Copyright 2015 Feng Zhang et al. This is an open access article distributed under the Creative Commons Attribution License, which permits unrestricted use, distribution, and reproduction in any medium, provided the original work is properly cited.

recommendations for motion correction of infant fnirs data applicable to multiple data sets and acquisition systems - sciencedirect

recommendations for motion correction of infant fnirs data applicable to multiple data sets and acquisition systems - sciencedirect

Comparison of motion correction techniques on semi-simulated and real fNIRS infant data.Spline and wavelet combined outperform the individual use of these techniques.Spline and wavelet combined better recovered the true HRF in simulated data.Spline and wavelet combined had the best performance in motion artifact correction.Spline and wavelet combined saved nearly all corrupted trials across all datasets.

Despite motion artifacts are a major source of noise in fNIRS infant data, how to approach motion correction in this population has only recently started to be investigated. Homer2 offers a wide range of motion correction methods and previous work on simulated and adult data suggested the use of Spline interpolation and Wavelet filtering as optimal methods for the recovery of trials affected by motion. However, motion artifacts in infant data differ from those in adults both in amplitude and frequency of occurrence. Therefore, artifact correction recommendations derived from adult data might not be optimal for infant data. We hypothesized that the combined use of Spline and Wavelet would outperform their individual use on data with complex profiles of motion artifacts. To demonstrate this, we first compared, on infant semi-simulated data, the performance of several motion correction techniques on their own and of the novel combined approach; then, we investigated the performance of Spline and Wavelet alone and in combination on real cognitive data from three datasets collected with infants of different ages (5, 7 and 10 months), with different tasks (auditory, visual and tactile) and with different NIRS systems. To quantitatively estimate and compare the efficacy of these techniques, we adopted four metrics: hemodynamic response recovery error, within-subject standard deviation, between-subjects standard deviation and number of trials that survived each correction method. Our results demonstrated that (i) it is always better correcting for motion artifacts than rejecting the corrupted trials; (ii) Wavelet filtering on its own and in combination with Spline interpolation seems to be the most effective approach in reducing the between- and the within-subject standard deviations. Importantly, the combination of Spline and Wavelet was the approach providing the best performance in semi-simulation both at low and high levels of noise, also recovering most of the trials affected by motion artifacts across all datasets, a crucial result when working with infant data.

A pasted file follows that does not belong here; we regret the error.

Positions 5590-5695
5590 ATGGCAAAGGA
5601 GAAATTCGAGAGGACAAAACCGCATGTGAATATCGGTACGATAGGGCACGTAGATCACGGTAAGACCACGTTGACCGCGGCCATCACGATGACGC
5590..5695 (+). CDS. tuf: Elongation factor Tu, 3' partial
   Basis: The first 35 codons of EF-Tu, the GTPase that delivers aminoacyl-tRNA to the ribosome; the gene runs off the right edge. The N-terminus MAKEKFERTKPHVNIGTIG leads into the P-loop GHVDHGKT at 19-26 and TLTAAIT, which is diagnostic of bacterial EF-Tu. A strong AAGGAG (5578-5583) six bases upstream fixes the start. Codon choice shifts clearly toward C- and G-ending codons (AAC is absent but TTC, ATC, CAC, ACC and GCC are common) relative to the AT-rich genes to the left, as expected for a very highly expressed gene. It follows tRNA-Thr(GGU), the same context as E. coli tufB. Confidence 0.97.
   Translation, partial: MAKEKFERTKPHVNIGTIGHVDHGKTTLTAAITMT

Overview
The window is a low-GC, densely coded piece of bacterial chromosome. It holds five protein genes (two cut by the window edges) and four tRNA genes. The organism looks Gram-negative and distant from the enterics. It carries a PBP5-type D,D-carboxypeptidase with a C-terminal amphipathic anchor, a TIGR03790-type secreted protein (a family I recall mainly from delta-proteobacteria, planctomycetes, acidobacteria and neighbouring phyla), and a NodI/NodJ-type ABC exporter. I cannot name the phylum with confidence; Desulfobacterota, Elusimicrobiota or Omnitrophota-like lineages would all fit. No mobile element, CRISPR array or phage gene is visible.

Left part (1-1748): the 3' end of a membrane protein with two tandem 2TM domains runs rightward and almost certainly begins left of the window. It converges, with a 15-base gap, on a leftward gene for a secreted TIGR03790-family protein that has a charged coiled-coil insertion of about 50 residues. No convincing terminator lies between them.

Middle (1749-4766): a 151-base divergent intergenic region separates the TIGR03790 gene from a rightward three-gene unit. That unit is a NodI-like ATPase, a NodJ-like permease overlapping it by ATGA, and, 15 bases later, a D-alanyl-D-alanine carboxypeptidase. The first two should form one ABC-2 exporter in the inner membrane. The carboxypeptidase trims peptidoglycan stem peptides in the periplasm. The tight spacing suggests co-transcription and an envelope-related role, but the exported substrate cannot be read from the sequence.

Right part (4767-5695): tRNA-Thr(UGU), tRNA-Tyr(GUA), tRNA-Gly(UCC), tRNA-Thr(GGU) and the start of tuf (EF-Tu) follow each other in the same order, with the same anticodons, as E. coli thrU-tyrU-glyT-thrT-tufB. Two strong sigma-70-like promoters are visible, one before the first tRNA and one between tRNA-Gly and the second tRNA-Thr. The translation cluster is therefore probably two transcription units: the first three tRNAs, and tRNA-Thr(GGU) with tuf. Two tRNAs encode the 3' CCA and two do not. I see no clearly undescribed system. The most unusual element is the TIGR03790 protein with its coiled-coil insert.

a real-time audio frequency cubic spline interpolator - sciencedirect

a real-time audio frequency cubic spline interpolator - sciencedirect

The implementation of a real-time cubic spline interpolator for audio frequency applications is presented. The interpolator is based on the parabolically blended cubic spline algorithm (Browne and Gaydecki, 1987; Rogers and Adams, 1990), and is implemented in a TMS320C25 DSP environment. Results based on both time domain data and spectral analyses are presented. These show that, for a PC data acquisition system already equipped with a DSP board, the interpolator can render the need for a hardware reconstruction filter at the output of a digital-to-analogue converter (DAC) unnecessary.

Vorgestellt wird die Realzeit-Implementierung eines Spline-Interpolators fr Audiofrequenz-Anwendungen. Der Interpolator beruht auf dem Algorithmus mit parabolisch aneinandergefgten kubischen Splines (Browne und Gaydecki, 1987; Rogers und Adams, 1990) und wird in einer DSP-Umgebung mit dem TMS320C25 realisiert. Ergebnisse auf der Grundlage sowohl von Zeitbereichsdaten als auch von Spektralanalysen werden vorgelegt. Sie zeigen, da sich fr ein PC-Datenerfassungssystem, das bereits mit einem DSP-Board ausgerstet ist, aufgrund des Interpolators das sonst hinter dem Digital-Analog-Umsetzer ntige Hardware-Rekonstruktionsfilter erbrigen kann.

L'article prsente l'implantation d'un interpolateur spline cubique en temps rel destin aux applications en frquence audio. L'interpolateur est bas sur l'algorithme des splines cubiques elanges paraboliquement (Browne et Gaydecki, 1987; Rogers et Adams, 1990), et est implant dans un environnement DSP TMS320C25. Des rsultats bass sur des donnes temporelles aussi bien que sur des analyses frquentielles sont prsents. Ils montrent que, pour un systme d'acquisition de donnes sur PC dj equip d'une carte DSP, l'interpolateur peut rendre inutile l'utilisation d'un filtre de reconstruction lectronique la sortie du convertisseur analogique-numrique (CAN).